Former Mississippi Surge head coach Steffon Walby talks about his future

BILOXI, MS (WLOX) -  Steffon Walby dedicated the past eleven years to making sure hockey survived on the Mississippi Gulf Coast.  As a player, coach and administrator with the Mississippi Sea Wolves and the Mississippi Surge, Walby was instrumental in molding a solid hockey foundation.

A phone call  on Thursday morning from Tim Kerr, the new owner of the Surge, turned his life upset down.  Walby was fired and no official reason was given.  Walby said Kerr was going to call him back.

Walby told WLOX Sports Director A.J. Giardina, he has yet to here from Kerr.

"No no, he still hasn't contacted me and for whatever reason he's not. You know it'll be a mystery for everybody until the time he wants to give reasons why. Now that I think about it it's not really stopping me. Mentally, like I said, we're moving on. And I wish all the Surge fans good luck. I wish all the players that choose to comeback, good luck. And certainly what I started has been finished at least my chapter and it'll move on."

Walby was in Hershey, Pennsylvania helping with a hockey camp when he received the phone call from Kerr on Thursday.  Walby says he's still in shock and he's now in a rebuilding process.  He has a wife and children to think about and admits losing his job has been difficult to swallow.

"It's always going to be tough when you've started to put roots and started my 12th year here. You know that's a lot of time to be in one place for a hockey player. But if we don't leave I've received a number of emails, phone calls, messages, Facebook messages, all that good stuff, on suggestions on what I could do, to be successful. I think I could blend in and continue on even though hockey is in my blood.  It's not out of my system."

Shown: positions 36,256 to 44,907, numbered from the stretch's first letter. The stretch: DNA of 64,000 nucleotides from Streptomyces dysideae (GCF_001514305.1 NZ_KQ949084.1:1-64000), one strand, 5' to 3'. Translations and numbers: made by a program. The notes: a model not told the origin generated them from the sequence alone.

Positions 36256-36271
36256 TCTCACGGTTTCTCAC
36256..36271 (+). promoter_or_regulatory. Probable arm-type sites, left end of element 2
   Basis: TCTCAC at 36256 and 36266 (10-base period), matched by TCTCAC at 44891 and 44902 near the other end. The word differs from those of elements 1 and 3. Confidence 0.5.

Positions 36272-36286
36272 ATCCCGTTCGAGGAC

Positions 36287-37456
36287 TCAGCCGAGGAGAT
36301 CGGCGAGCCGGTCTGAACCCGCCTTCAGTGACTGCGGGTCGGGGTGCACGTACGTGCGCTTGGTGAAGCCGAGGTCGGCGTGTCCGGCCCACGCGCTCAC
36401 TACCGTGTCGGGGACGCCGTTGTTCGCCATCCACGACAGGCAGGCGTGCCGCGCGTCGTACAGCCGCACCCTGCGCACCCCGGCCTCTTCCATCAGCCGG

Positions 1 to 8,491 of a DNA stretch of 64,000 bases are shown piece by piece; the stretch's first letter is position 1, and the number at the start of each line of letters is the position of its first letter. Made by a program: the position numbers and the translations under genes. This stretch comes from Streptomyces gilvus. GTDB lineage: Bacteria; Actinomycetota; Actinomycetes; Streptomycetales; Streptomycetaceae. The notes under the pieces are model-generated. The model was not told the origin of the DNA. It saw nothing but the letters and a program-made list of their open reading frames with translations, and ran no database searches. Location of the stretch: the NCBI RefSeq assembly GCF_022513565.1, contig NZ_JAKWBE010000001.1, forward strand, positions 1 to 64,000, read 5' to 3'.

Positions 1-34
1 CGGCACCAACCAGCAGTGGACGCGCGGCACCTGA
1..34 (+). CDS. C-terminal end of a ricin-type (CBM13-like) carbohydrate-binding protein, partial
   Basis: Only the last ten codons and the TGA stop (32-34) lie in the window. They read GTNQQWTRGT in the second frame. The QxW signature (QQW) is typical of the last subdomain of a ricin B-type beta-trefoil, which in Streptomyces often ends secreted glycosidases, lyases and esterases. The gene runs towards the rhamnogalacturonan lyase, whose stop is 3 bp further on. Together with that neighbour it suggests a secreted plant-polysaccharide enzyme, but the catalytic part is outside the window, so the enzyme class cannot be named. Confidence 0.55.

Walby says he's grown up as a person following the rebuilding process after Hurricane Katrina.

"It has always been a battle. It has always been tough to find the season ticket holders or find sponsors with the hockey club, but the one thing that's been great is the education that I've learned and also what the people of the Gulf Coast have taught me. The biggest thing is perseverance. And this is a bump just like Katrina was a bump, but this is a bump that my family and I and the friends in this community will help me overcome."

He says hockey is a great game, a game that he's been a part of since he was three-years-old. He's experienced highs and lows and this is a low.

"I think the biggest positive is the people that I've come in contact with. The education like what I was talking about before. I didn't think that the South was all that everybody told me about but hospitality here is second to none."

So what will Walby miss the most?

"The biggest thing that I'll miss is standing on the bench or sitting on the ice, looking around, looking at all these kids, all these parents that bring their children and know that I won't be able to perform for them or won't be able to give them something to talk about the next day."

There is a hockey opening in the SPHL and one in the AHL, but he hasn't made official contact with those hockey organizations.

"The next time that I go into the Coliseum for a hockey event I might be on the opposing side or it might just be a fan, but at the same time it's given me a great opportunity to meet a ton of people that are here on the coast."

Walby knows the hockey season is fast approaching and he'll need to make some quick contacts to stay in the game.  He said he hasn't ruled out doing something else and might decide to remain on the Mississippi Gulf Coast, a place he calls home.

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